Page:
January 26 2010 1:25 AM ET
On the first day of what is scheduled to be a truncated defense, Prop. 8 proponents sought to portray gays and lesbians as a powerful minority that has colluded with politicians and professional organizations to further its legislative and social agenda.
Kenneth Miller, a professor of political science at Claremont McKenna College in Claremont, Calif., testified that the LGBT community has been increasingly persuasive in American politics, pushing for antidiscrimination laws, adoption rights, federal hate-crimes legislation, and domestic-partnership laws in states like California. Miller defined “political powerlessness” as having “no ability to attract attention of the lawmakers.”
When asked by defense attorney David H. Thompson whether the term is applicable to gays, Miller responded, “In my view that’s an incorrect assessment. I do believe that gays and lesbians have power.”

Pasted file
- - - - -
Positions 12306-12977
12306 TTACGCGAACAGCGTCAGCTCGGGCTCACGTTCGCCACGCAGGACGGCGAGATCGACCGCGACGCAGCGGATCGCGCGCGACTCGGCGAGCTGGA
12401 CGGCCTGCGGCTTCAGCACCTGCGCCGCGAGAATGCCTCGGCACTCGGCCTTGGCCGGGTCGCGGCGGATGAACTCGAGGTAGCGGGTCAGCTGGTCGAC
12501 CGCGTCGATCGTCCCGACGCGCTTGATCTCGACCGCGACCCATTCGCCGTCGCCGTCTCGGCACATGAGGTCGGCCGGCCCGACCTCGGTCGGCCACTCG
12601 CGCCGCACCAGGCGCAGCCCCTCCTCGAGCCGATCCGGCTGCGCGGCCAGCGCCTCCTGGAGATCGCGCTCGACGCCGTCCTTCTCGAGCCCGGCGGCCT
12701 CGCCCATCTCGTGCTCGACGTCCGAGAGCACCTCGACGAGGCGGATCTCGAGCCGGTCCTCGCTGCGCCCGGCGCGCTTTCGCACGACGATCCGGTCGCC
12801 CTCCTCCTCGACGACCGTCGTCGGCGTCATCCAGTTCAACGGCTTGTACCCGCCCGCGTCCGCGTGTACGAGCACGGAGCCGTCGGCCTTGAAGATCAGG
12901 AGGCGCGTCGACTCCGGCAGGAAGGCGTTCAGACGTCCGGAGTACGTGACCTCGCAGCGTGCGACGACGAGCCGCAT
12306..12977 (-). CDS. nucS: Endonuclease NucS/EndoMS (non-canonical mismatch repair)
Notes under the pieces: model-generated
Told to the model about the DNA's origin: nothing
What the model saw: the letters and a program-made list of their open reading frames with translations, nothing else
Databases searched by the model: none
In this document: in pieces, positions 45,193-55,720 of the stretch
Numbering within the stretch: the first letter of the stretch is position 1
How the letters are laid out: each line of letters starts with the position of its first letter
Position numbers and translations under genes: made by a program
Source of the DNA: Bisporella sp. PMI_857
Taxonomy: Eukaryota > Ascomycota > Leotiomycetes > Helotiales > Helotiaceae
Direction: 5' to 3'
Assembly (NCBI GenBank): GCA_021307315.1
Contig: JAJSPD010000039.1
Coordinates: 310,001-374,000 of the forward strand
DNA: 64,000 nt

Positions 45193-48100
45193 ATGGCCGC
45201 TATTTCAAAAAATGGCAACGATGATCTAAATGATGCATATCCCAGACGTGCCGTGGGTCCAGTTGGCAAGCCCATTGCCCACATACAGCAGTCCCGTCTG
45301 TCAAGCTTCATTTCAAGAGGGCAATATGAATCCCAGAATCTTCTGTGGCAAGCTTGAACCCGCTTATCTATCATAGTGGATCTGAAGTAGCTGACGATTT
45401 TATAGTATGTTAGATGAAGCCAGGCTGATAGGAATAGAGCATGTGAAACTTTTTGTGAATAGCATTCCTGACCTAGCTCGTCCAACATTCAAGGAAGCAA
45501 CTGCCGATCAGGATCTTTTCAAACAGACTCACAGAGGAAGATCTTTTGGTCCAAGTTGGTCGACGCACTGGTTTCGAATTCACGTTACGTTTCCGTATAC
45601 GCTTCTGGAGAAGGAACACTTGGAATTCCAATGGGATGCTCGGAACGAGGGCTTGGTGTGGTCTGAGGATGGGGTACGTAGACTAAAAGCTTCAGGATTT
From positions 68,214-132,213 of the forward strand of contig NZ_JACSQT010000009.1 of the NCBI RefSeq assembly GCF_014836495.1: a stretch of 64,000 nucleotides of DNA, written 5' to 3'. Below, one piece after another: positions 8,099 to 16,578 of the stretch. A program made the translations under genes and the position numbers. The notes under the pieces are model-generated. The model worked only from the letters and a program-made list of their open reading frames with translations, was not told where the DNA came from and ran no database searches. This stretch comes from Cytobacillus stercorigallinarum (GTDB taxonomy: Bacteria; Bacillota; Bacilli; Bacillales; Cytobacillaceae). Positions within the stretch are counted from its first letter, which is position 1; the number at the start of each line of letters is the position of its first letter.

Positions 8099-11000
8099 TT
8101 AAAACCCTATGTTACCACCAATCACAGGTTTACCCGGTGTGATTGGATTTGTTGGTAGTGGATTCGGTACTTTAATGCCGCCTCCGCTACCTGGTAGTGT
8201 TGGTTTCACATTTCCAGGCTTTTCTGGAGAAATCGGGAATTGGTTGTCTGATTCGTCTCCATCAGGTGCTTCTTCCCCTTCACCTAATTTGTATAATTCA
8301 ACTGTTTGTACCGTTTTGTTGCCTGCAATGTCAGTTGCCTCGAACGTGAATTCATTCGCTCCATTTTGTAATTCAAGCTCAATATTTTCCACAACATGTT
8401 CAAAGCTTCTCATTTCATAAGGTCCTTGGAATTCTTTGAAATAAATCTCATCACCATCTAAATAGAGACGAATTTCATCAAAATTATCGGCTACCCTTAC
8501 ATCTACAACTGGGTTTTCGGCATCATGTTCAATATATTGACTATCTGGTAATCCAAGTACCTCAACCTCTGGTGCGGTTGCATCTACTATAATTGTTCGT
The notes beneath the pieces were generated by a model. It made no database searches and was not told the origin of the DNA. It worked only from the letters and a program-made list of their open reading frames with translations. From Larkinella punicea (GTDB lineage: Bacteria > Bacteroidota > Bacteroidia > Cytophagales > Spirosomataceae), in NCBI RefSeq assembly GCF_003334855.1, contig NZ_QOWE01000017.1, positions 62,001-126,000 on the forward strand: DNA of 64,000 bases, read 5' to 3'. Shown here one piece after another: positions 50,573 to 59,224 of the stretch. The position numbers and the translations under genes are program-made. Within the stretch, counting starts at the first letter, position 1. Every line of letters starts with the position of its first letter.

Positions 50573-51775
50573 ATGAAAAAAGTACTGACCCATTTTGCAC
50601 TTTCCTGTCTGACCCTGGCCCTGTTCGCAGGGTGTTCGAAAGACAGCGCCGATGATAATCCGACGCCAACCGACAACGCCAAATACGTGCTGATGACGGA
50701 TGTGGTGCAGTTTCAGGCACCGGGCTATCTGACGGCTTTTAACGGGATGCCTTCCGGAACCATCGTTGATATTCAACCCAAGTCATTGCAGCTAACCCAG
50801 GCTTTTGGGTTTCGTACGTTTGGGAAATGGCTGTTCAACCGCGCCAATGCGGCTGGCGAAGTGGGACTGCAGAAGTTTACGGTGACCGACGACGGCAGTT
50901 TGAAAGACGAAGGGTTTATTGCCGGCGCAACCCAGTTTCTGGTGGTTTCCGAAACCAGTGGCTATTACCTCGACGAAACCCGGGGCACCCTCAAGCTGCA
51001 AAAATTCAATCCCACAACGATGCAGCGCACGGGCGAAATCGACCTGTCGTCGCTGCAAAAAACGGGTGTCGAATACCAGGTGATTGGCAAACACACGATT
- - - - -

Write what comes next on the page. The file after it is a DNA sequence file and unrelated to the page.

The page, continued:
Miller’s testimony was in stark contrast to that of the plaintiffs’ expert witness who testified on the subject last week. Gary Segura, a political science professor at Stanford University, concluded from his research that gays lack substantive political power and explained such laws as “attempts to redress discrimination, to ameliorate a disadvantage. ... While it’s good to have [these laws], it’s difficult to conclude that’s a measure of political power in itself.”
While defense attorneys had questioned many of the personal pro-marriage equality sentiments of the plaintiffs’ phalanx of expert witnesses, plaintiffs’ attorney David Boies instead went straight to questioning Miller’s expertise itself, accusing him of doing last-minute research on discrimination laws and other gay-related legislation since his original deposition.